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Jack’s Bar: Don’t do it

Kelli Du Fresne

We heard a rumor that someone has asked for the “how to” for a demolition permit to demolish the Capitol.

Needless to say we had some research to do and what we found shocked our collective socks off.

Then it just plain made me mad. And then I was sad.

To think those hallowed halls where Mark Twain reported, where governors Sparks, Laxalt, O’Callaghan passed the laws of our state would ring only once more with the boom of a wrecking ball turned my stomach.

I can see the sandstone walls crumble through my tears and I hope whomever signs the demolition order is haunted by all those who came to love the building.

So, now you know my nightmare, the terrors of my dreams. But they’re not so far from reality.

The owners of Jack’s Bar, 418 S. Carson St., this week sought, then unsought, paperwork for a demolition permit.

Rumor was enough to send me reeling. An actual permit would likely make me swoon. OK, so I normally just freeze up during nightmares and can’t move. But at least at this point I can still write.

All I can ask of Don Lehr and Al Fiegehen is “please don’t.”

Though Mark Twain was gone by the time the Bank Saloon building was built in 1899, it’s possible he drank at the site when it was known as the Frisbie Hotel in 1862. It is likely true also that governors Sparks, Laxalt and O’Callaghan had a bit of a nip there also. And I am certain many legislative debates and decisions occurred over the plank during the years since the sandstone building was built in 1899.

Ironically, the Bank Saloon built by John Meyer and Elizabeth Sanger arose out of the pair’s desire to build their own saloon. Until then, they had leased the Sacramento Saloon on the opposite corner, where the Ormsby House stands today.

On June 30, 1898, they decided to form a partnership. The bar opened Aug. 19, 1899, and though it’s been closed from time to time over the years, the site remains one of the earliest watering hole locations in the capital city — since 1859.

So, I propose we, the collective history buffs of Carson City, raise hell or money. The kind of hell or money necessary to save the building that has been listed on the National Register of Historic Places (No. 80004483) since 1980.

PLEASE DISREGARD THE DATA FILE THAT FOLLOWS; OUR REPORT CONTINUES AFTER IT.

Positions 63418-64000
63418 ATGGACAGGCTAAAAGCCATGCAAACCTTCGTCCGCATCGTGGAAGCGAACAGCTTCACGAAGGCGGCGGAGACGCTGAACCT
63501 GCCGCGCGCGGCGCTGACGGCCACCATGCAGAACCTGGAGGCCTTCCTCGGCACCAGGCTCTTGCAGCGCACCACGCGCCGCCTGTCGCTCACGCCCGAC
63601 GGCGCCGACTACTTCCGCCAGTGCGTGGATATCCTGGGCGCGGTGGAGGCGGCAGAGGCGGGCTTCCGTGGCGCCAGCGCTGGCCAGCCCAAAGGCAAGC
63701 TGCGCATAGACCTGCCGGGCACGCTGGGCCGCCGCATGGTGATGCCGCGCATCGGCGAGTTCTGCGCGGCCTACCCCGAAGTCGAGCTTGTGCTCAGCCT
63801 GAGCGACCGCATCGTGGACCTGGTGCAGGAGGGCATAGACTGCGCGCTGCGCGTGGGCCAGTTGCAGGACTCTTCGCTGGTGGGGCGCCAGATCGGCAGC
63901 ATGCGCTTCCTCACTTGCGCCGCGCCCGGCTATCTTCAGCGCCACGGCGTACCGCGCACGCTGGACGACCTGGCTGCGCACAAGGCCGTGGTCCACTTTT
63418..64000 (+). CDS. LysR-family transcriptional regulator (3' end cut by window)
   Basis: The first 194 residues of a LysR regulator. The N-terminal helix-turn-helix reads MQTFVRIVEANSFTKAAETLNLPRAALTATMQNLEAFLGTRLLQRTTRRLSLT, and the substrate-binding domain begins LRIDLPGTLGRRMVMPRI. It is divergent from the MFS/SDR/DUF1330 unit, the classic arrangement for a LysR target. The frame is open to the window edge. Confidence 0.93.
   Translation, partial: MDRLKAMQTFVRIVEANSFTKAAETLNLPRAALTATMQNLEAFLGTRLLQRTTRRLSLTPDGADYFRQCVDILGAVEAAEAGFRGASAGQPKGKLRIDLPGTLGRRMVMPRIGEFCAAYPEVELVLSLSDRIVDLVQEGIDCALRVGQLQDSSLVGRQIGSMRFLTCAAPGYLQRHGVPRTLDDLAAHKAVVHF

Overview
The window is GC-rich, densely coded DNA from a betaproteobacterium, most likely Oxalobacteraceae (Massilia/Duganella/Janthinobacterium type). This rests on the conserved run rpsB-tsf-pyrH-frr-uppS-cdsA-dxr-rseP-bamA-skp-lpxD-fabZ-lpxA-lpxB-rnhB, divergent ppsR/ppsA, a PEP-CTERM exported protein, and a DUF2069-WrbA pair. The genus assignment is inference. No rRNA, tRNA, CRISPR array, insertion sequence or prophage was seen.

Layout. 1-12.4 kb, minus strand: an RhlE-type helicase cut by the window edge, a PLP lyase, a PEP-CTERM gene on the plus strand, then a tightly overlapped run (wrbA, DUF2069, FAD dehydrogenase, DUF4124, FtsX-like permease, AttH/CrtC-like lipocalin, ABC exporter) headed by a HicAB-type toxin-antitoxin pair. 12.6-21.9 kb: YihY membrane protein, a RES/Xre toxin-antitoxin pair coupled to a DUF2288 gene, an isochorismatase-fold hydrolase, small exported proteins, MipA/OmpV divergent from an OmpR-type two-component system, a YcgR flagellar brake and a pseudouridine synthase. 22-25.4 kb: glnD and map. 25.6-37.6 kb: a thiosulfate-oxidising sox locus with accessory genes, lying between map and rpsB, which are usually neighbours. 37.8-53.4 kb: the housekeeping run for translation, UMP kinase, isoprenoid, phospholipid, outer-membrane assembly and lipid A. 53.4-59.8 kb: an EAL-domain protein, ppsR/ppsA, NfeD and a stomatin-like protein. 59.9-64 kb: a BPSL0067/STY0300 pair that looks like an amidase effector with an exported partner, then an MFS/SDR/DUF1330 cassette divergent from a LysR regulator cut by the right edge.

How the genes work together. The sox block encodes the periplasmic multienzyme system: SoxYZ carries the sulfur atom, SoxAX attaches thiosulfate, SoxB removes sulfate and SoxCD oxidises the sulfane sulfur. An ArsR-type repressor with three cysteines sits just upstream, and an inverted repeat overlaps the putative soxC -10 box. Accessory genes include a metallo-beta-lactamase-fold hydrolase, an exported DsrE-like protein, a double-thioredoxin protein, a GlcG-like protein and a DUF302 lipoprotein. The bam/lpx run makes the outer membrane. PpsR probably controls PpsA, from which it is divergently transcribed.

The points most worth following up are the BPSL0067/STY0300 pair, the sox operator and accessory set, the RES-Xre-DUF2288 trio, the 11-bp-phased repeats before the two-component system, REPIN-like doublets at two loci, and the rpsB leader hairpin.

The building and memories associated with the building are priceless. I remember sitting on the curb out front with my mom watching the Nevada Day Parade. Tossin’ back a few cold ones after work and listening to Virginia City attorney Virgil Bucchianeri tell stories of the times his family owned the bar.

Virgil admits his views on the bar’s possible demolition may be biased.

“I might be prejudiced,” he said. “I am pretty close to it familywise. My dad was there. Ran it during Prohibition. Made whiskey there. It goes back to the 1890s, Johnny Myers and Sanger.

“I’d hate to see it go, you know. Just another historic building disappear. I never like to see an old building being torn down. That’s why I moved to Virginia City.”

Virgil said he remembers bringing his dad lunches, trick or treating along the bar and collecting bottles for nickels in the summertime.

“I’d go in there all dressed up on Halloween and go up and down the bar. They’d give you money. I liked that. In the summer back then, you got a nickel for an empty soda pop bottle. My cousin and I would pick up bottles and my dad would give me a nickel apiece. Then we got lazy and started taking them from the back of the other bars. He couldn’t figure out where we kept getting all the bottles from. I guess it’s my first involvement with criminal law, you might say.

“Once in a while someone would break out of prison and that’d be the first place they’d hit. In those days we had great big windows. They’re smaller now. But they’d break the windows and try to get in. Dad was always having to get them fixed. And during the war we had to put up black curtains for blackouts.”

Virgil also remembers the Italian old-timers and the three-day poker games.

“They had these all-night poker games. Sometimes they’d go two, three days in a row. Dad would go to work on Friday night and wouldn’t come back until Sunday morning. At least he said he was watching the poker game. Mom always believed him. I’m sure that’s where he was.”

Kelli Du Fresne is features editor for the Nevada Appeal.